Step away from Facebook. Stop. Just stop. You’re better than that. Be happy that your friends are having fun – we only want what’s best for them, right? Again, make your own fun happen.
Assume good intentions. We don’t always know the full story. Perhaps two of your friends had a disagreement, so they got together to work it out. Maybe they hadn’t spent time together in a while and needed some one on one time. This is hard but here it goes, not everything is about us. Yikes. That’s tough, right? Tough, but true. It likely didn’t occur to your friends that your feelings were hurt by not being invited because it wasn’t about you. It may have been something between them.
You do it too. Wait, what? That’s right. From the time we were twelve years old and our moms said you can only have five people spend the night for your sleepover, until now when we know we can only fit four other people in our car, we can’t always include everyone. Let me ask you something: when you’re hanging out with just a couple of friends, does it mean you don’t like your other friends? Of course not! And to think their feelings would be hurt for not being included in something you planned would make you feel horrible. Assume they feel the same way you do. They still love you!
When I was younger, FOMO was a big part of my life. Now, I get a kick of seeing my friends’ pictures of their fun without me. I laugh, comment, and “heart” everything. And I genuinely love it! Mostly because I’m chilling in my sweatpants and didn’t have to go anywhere. (My favorite!) But also because I love them and want them to enjoy life with me, and without me. That is what love is – wanting what’s best for them regardless of your role. It also helps to know I have an amazing “tribe”. My girls have my back ALWAYS. They aren’t bad mouthing me, and they want the very best for me. There is great peace in having such amazing friends.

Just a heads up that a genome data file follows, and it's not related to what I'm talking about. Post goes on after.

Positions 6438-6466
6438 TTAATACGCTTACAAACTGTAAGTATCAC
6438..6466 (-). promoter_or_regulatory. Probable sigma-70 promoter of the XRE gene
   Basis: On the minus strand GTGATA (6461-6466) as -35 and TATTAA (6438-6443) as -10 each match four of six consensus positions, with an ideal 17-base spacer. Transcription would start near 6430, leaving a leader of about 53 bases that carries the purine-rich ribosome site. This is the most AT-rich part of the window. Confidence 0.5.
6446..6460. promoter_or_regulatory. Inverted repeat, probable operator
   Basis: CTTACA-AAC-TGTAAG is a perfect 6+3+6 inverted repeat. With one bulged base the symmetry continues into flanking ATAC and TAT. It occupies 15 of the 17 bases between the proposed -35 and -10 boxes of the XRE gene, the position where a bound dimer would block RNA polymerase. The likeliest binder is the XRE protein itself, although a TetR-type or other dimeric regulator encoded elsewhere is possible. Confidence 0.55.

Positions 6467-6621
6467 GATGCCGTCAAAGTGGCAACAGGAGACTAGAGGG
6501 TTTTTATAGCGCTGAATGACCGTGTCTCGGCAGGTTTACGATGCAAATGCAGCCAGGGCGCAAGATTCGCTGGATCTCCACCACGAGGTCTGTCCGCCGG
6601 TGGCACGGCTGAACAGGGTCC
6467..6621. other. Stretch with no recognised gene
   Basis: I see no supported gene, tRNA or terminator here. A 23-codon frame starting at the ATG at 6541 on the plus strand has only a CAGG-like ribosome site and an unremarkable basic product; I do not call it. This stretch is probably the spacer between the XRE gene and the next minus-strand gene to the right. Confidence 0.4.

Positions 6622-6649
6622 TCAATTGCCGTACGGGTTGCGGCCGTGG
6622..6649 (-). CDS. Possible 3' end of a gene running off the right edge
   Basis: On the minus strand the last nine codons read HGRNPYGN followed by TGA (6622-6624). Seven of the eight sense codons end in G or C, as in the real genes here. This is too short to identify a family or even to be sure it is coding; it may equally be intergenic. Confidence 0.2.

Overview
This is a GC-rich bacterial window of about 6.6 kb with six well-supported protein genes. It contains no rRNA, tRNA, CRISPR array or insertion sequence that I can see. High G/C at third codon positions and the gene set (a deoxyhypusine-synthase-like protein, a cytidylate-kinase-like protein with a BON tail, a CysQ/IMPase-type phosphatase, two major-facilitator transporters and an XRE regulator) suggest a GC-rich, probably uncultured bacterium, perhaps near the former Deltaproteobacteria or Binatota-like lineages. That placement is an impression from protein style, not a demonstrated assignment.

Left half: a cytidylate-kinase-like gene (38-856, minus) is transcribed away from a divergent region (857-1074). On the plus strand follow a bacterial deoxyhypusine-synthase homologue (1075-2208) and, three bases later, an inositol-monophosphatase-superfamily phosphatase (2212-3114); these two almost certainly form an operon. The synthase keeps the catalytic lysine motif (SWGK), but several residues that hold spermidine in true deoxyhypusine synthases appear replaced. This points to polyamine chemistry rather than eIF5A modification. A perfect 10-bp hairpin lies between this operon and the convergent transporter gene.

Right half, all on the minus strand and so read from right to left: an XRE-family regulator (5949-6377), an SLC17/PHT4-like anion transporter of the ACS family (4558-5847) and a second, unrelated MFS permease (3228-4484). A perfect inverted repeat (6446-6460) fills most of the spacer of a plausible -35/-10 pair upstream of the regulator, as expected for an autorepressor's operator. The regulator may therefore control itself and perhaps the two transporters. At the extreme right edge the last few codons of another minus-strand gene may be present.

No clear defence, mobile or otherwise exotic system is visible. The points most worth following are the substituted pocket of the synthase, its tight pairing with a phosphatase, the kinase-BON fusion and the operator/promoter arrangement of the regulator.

FOMO can really be a struggle. I challenge you to dig in deep. Where do you stand with FOMO? How can you improve this? How can letting it go help your relationships with your friends? You’re an amazing woman – own it! You don’t need to be involved in absolutely everything to feel important or valuable. Remember who you are in Christ.
Do not be anxious about anything, but in everything by prayer and supplication with thanksgiving let your requests be made known to God. And the peace of God, which surpasses all understanding, will guard your hearts and your minds in Christ Jesus. Philippians 4:6-7
I praise you, for I am fearfully and wonderfully made. Wonderful are your works; my soul knows it very well. Psalm 139:14
“Never! Can a mother forget her nursing child? Can she feel no love for the child she has borne? But even if that were possible, I would not forget you! See, I have written your name on the palms of my hands.” Isaiah 49:15-16a
“You’re Not Alone” by Meredith Andrews YouTube
2 thoughts on “Why We Struggle With FOMO (And how To Stop)”
Fomo is hard and with social media it’s gotten even harder. good strategies!